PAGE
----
The New Mexico High School Supercomputing Challenge

 

 

Challenge Handbook

 

 1999 – 2000 - 2001

 

 

Challenge Names, Numbers, and Addresses:

 


David Kratzer

dhk@lanl.gov

Voice (505) 665-4444 x811

FAX (505) 667-5304
MS B251
Los Alamos National Laboratory

Los Alamos, NM 87545

Celia Einhorn

and

Betsy Frederick

betsy@nm.net

Voice (505) 345-6555

 FAX (505) 345-6559

New Mexico Technet

5921 Jefferson NE

Albuquerque, NM 87109

 

Eric Ovaska

ovaska@lanl.gov

Voice: (505) 667-1019

MS B251
Los Alamos National Laboratory

Los Alamos, NM 87545


1999-2000 - 2001 Challenge URL: http://www.challenge.nm.org

1999-2000 - 2001 Challenge Help: consult@challenge.nm.org

Table of Contents

Page

 

Introduction to the Challenge..................................................................................        2

          The Basics - What It’s All About?......................................................................            2

            Significant Dates.................................................................................................            2

            Phases of the Challenge.......................................................................................           3

 

Responsibilities...........................................................................................................       6

            Ethics and Behavior............................................................................................            6

            Written Reports...................................................................................................           7

            Rules and Requirements......................................................................................            8

            Project Requirements...........................................................................................           9

Your Sponsoring Teacher's Responsibilities.......................................................         9

Your Team Mentor's Responsibilities.................................................................           10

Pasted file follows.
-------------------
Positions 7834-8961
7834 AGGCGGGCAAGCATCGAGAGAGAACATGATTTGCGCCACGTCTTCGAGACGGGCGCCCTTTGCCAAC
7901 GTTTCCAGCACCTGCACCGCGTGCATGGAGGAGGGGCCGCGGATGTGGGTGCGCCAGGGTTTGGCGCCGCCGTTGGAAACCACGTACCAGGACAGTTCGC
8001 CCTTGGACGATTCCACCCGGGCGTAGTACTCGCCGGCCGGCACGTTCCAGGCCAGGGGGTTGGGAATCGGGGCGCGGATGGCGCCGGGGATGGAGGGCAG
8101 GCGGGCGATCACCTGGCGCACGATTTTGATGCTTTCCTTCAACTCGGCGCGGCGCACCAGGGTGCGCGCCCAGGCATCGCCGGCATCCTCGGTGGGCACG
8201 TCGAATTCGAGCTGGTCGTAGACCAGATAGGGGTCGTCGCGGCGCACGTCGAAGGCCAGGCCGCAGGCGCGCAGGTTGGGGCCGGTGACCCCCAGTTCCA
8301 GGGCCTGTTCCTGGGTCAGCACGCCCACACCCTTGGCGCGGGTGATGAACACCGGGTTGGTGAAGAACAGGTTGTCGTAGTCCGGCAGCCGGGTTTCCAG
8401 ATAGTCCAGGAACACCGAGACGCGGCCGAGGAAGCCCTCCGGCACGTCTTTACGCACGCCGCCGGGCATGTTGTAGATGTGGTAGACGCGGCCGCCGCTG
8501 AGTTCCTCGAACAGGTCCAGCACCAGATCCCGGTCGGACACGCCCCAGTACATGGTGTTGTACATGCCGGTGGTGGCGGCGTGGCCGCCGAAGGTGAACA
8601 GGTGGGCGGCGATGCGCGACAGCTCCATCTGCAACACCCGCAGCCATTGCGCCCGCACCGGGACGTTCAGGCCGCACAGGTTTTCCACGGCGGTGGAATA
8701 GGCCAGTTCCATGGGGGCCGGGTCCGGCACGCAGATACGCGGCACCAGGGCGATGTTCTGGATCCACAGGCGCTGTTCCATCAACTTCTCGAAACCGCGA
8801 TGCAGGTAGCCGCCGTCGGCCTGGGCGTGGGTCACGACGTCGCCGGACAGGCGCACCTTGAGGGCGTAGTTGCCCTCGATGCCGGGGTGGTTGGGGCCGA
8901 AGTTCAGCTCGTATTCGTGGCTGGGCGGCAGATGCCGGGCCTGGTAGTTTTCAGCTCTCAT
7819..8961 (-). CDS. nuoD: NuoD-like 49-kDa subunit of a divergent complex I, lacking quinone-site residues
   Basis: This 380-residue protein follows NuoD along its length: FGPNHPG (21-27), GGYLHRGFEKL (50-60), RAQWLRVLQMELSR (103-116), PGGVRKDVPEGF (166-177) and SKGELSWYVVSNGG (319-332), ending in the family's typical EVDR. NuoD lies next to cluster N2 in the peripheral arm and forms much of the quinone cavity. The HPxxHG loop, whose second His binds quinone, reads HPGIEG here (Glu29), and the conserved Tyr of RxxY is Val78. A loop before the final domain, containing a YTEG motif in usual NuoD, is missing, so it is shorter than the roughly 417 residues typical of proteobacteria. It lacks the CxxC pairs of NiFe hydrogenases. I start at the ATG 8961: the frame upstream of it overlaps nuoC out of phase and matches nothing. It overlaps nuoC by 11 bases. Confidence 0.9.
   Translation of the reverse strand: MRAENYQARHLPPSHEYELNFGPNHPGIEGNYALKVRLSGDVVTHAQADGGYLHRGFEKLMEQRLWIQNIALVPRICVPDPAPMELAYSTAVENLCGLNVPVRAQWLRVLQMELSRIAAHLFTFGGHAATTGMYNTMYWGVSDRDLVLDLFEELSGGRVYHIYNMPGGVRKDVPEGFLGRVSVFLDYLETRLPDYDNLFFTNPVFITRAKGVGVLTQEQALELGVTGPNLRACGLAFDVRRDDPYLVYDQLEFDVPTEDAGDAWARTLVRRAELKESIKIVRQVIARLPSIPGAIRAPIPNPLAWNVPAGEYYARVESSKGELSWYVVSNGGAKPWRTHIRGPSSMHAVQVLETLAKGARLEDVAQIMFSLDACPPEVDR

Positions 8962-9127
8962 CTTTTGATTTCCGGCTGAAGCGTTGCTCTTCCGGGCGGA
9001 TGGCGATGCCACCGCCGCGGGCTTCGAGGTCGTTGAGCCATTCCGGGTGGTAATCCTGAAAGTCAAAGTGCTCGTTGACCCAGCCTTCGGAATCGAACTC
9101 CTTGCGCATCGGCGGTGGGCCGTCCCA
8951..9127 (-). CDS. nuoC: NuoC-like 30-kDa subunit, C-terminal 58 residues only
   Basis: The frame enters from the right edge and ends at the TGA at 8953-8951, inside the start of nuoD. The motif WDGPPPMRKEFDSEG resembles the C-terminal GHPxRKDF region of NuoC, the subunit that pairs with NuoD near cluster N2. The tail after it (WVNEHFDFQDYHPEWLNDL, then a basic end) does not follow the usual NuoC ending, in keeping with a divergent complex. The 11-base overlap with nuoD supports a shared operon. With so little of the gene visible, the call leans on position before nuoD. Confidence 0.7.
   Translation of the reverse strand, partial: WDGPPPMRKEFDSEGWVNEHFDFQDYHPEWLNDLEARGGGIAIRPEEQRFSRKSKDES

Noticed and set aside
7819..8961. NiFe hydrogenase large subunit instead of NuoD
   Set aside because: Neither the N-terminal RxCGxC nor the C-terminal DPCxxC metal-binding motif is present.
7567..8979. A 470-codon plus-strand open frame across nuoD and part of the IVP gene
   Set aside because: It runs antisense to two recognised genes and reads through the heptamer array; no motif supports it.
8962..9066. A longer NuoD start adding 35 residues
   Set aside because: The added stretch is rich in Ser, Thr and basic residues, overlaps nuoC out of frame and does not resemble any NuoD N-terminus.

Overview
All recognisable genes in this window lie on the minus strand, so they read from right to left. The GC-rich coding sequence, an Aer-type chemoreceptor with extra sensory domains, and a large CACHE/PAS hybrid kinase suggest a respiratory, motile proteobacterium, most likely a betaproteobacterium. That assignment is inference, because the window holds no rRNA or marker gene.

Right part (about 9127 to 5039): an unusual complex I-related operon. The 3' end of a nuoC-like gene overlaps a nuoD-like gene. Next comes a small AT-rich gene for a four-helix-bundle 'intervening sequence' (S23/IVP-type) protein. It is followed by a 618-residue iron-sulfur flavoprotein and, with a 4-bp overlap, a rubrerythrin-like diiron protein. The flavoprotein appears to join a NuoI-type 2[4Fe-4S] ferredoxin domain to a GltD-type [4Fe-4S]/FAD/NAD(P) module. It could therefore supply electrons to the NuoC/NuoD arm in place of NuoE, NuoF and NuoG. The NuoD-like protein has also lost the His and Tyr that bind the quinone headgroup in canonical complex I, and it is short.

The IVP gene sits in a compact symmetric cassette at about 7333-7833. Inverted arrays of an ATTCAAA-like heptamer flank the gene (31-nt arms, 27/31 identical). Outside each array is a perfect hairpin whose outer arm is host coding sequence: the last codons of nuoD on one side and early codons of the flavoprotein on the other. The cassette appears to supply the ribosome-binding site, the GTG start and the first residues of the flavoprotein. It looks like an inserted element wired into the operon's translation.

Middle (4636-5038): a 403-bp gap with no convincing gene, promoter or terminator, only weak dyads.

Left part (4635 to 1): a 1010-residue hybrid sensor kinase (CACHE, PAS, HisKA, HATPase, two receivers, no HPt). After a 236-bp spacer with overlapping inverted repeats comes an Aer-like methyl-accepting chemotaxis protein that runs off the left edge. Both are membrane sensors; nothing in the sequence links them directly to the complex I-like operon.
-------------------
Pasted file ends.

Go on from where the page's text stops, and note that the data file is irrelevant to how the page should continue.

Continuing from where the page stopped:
Project Abstract..........................................................................................................        12

 

Computers, Connections, and Sources for Help................................................       14

            Computers...........................................................................................................        14

            Connecting To the Internet Using a Dial-up Connection...................................  14

            Dial-In Phone Numbers......................................................................................          15

                Connecting to Machine Mode through Telnet....................................................            16

 

Interim Reports...........................................................................................................        17

 

Regional Workshops.................................................................................................        20

 

Project Evaluation......................................................................................................        21

 

Final Reports................................................................................................................       22

            Writing the Final Report......................................................................................          22